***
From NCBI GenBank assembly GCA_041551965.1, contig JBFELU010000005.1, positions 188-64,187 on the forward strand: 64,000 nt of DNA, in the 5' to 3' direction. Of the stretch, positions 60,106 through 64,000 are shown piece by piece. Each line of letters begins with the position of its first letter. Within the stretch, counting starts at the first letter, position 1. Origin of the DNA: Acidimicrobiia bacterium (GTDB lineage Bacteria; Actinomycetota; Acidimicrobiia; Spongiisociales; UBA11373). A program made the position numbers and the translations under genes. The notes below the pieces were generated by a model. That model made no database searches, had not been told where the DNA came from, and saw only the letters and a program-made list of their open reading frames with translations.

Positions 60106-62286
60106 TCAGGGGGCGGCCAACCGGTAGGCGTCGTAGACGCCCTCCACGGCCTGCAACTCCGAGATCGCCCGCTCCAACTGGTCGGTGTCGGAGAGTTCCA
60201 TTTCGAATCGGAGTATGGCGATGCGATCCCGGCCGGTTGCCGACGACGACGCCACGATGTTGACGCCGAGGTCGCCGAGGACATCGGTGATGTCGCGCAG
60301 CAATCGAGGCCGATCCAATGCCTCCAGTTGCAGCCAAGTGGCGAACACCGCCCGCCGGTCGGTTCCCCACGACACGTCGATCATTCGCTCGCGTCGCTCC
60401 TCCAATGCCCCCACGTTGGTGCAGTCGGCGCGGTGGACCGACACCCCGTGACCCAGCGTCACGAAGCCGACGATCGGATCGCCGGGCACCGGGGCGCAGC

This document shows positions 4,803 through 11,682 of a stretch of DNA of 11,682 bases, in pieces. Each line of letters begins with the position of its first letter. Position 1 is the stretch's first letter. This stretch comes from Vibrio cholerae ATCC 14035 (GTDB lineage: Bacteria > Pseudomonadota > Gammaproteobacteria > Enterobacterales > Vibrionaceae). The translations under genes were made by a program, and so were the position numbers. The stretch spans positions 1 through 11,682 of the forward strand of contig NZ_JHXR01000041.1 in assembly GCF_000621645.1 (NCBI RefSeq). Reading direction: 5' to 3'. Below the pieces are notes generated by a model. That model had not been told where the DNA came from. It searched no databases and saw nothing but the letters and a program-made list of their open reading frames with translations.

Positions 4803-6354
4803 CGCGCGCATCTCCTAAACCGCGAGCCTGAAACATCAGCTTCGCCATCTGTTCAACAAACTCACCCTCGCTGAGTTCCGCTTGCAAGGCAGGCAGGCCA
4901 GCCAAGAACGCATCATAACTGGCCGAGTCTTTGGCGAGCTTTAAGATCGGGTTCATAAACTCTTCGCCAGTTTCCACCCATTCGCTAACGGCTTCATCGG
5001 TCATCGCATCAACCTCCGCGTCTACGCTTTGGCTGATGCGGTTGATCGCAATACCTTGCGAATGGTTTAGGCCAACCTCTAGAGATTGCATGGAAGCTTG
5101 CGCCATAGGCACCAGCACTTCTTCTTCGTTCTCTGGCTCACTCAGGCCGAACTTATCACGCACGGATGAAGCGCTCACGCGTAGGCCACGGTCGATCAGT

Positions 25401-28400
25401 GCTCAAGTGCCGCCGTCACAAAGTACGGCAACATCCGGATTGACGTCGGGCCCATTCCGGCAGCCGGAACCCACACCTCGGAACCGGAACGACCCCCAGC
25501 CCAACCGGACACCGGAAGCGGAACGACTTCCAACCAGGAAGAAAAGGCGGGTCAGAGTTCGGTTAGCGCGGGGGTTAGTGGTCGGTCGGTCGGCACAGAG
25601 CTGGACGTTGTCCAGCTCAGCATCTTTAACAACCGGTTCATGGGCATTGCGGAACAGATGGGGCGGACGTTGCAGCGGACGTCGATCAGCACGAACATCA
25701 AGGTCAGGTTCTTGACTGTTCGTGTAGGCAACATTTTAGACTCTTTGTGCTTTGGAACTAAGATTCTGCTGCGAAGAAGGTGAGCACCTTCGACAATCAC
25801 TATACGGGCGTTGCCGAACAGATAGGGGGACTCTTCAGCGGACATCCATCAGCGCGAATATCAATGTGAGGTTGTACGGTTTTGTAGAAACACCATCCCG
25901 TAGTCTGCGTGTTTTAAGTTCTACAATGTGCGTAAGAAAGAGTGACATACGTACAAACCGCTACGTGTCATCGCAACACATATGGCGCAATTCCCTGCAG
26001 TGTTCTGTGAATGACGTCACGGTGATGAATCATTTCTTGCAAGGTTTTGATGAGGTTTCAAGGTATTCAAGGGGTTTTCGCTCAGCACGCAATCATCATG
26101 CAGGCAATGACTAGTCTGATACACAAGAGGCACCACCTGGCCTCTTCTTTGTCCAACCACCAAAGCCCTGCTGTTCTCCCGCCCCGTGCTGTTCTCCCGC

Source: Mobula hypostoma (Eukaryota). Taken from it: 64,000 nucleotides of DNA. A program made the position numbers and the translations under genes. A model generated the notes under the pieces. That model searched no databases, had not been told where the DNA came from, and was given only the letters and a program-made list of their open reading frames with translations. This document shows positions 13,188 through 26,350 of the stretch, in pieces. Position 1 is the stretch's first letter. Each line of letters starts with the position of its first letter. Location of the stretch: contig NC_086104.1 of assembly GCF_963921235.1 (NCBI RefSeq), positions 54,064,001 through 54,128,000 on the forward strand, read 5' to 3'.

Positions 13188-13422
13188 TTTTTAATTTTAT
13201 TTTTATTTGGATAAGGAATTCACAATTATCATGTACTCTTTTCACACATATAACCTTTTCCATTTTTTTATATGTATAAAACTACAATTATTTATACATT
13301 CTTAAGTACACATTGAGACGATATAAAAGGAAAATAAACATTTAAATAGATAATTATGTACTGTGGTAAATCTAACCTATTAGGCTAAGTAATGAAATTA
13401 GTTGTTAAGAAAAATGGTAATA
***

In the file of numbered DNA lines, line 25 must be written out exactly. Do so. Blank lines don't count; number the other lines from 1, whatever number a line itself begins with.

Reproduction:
13201 TTTTATTTGGATAAGGAATTCACAATTATCATGTACTCTTTTCACACATATAACCTTTTCCATTTTTTTATATGTATAAAACTACAATTATTTATACATT